[OPE-L:3001] RE: Developing Marx

andrew kliman (Andrew_Kliman@msn.com)
Tue, 10 Sep 1996 21:41:29 -0700 (PDT)

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A reply to Jerry's ope-l 2997.

In response to my stated desire to have Marx's Marxism live and be developed,
Jerry had written earlier that "I have already on several occasions expressed
my dissent from this perspective on a method of inquiry and investigation
appropriate for
critical political economy ...."

I characterized this as a lack of "sympathy" with the effort to develop Marx's
Marxism. Jerry has now objected to this characterization. I'm happy to
rephrase my point as: "...you already know that you dissent from this
perspective on a method of inquiry and investigation appropriate for critical
political economy." How this differs from a lack of sympathy is unclear to
me, however. I should also note that, in my view, the development of Marx's
Marxism and the development of critical political economy are 2 different

Jerry also writes: "What I said -- repeatedly -- is that we as part of the
process of investigation are required to critically evaluate all existing
thought -- including that of Marx. I also said that Marx himself *never*
suggested that he had "completed" his work and that he *never* asked others to
uncritically accept "Marx's Marxism" (more later)."

Andrew: Nor do I ask anyone uncritically to accept Marx's Marxism, or do so
myself. I agree with the requirement of critically evaluating all existing
thought. Jerry's response seems to presume that the task of rediscovering and
developing Marx's Marxism is incompatible with a critical attitude towards it.
I not only think they are compatible, but that it is impossible to
comprehend, much less develop, anything unless one has a critical attitude
towards it. But as I am using "critical," it doesn't mean external or
disinterested, or necessarily imply rejection of some aspect of Marx's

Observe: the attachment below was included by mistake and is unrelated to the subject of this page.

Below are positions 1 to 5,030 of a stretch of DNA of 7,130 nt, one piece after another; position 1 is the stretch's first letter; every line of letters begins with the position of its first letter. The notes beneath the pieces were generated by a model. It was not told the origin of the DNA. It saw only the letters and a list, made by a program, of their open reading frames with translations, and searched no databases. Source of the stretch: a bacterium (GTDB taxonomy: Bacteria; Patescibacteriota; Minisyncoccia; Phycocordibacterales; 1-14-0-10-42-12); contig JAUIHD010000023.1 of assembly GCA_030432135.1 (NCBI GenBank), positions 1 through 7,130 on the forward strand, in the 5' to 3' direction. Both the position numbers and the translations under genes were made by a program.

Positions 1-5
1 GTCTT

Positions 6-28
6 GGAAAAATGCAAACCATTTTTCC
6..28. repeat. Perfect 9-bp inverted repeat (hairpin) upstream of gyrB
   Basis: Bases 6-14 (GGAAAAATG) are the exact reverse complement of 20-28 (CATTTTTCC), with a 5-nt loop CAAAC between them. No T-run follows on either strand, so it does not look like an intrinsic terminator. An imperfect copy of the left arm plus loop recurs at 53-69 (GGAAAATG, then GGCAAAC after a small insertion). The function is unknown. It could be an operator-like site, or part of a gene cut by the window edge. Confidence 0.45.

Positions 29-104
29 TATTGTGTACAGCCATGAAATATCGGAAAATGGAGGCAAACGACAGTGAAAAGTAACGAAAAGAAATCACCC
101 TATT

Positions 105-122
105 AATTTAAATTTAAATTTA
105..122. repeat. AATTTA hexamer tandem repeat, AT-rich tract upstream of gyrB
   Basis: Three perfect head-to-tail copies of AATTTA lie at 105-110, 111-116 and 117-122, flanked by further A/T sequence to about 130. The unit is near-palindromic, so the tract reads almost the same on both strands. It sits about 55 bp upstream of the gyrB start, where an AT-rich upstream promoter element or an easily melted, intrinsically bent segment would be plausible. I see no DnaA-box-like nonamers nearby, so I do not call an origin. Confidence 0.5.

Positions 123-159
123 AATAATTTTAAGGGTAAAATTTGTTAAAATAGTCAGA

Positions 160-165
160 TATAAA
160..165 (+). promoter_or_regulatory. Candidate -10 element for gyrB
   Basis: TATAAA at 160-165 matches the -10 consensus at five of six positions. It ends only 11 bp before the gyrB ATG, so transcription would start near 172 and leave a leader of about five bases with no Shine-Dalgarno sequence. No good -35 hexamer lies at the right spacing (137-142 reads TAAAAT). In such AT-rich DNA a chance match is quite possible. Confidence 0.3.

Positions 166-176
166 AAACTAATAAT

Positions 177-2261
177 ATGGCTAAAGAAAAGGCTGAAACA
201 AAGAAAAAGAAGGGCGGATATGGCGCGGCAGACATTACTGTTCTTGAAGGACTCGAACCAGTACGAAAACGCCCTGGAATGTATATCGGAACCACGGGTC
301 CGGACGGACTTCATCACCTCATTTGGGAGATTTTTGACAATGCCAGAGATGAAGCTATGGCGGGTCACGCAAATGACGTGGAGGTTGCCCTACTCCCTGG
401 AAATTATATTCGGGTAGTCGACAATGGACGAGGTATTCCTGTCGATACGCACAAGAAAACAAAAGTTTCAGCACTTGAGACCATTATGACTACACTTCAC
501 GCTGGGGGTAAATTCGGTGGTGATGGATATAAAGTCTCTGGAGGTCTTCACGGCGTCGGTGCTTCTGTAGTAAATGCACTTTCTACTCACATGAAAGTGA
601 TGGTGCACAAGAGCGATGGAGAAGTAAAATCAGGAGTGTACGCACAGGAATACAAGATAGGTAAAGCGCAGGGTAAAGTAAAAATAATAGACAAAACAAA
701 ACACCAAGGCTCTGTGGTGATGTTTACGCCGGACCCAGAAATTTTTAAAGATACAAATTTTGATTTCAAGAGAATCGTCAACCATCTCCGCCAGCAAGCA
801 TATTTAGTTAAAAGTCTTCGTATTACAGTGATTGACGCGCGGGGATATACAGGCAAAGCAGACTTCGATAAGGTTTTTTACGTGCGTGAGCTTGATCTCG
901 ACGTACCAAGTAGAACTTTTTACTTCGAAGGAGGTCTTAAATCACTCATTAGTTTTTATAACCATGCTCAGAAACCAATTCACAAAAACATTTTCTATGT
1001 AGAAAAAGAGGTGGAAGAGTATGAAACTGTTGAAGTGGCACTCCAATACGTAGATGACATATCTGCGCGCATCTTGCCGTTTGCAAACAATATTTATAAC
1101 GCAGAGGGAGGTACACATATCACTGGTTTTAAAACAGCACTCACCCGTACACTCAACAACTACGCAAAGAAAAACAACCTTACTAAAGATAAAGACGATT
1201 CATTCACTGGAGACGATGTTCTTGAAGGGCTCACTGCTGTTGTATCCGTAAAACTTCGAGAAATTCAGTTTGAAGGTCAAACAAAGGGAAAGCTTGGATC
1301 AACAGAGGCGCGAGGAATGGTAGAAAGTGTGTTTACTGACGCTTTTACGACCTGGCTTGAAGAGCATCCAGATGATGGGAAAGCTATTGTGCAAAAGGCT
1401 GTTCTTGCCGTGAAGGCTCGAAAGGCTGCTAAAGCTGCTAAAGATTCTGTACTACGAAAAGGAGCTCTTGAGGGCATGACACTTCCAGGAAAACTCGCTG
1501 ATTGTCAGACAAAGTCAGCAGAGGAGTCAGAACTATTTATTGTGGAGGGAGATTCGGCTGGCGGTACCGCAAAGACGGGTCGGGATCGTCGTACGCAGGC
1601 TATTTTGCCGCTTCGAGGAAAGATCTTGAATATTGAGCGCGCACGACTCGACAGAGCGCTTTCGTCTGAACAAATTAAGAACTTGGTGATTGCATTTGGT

I also asked Jerry why he put "scare-quotes" around the term "Marx's Marxism."
He has replied that "To use quotation marks around a phrase that someone else
used can not reasonably be interpreted as the use of "scare quotes." Since you
repeatedly quoted the expressions of others, should we interpret your use of
quotes as "scare-quotes"?"

I don't think this response tells the whole story. It seems clear to me that
Jerry is skeptical of the category of Marx's Marxism, as evidenced by the
following from his latest post:

"Marx himself *never* suggested that he had "completed" his work and that he
*never* asked others to uncritically accept "Marx's Marxism" .... As you have
repeatedly emphasized, there are different interpretations of Marx. What,
then, does the expression "*Marx's* Marxism" mean especially since Marx
explicitly said that he was not a Marxist?"

I'll return to this in a moment. But let me first address another point. I
had asked what was the use of answering Jerry's questions, about how I think
Marx's Marxism needs to be developed and how the TSS interpretation of his
value theory relates to that, because Jerry already knows he's not "in
sympathy" with this effort. Jerry now responds that it was legitimate for him
to ask these questions. Sure. I wasn't accusing you of prying, Jerry. I
just don't see that any purpose would be served by my detailing the finer
points of an effort from which you already know you dissent, and from which I
know that most members of the list dissent.

That doesn't mean I'm unwilling to engage in dialogue, only that I don't want
to go the whole nine yards when the very first step is going to be challenged.
So let's start with the first step, the threshold question: does Marx's
Marxism exist? This is something I WOULD like to get discussion around.
Let me start with a few points.

First, I think it is misleading to say that Marx never suggested that he had
"completed" his work. In a well known letter (the "artistic whole" one, if I
remember) Marx said that he wouldn't publish anything unless he had the whole
complete, in front of him. Thus Capital I is complete, in his view.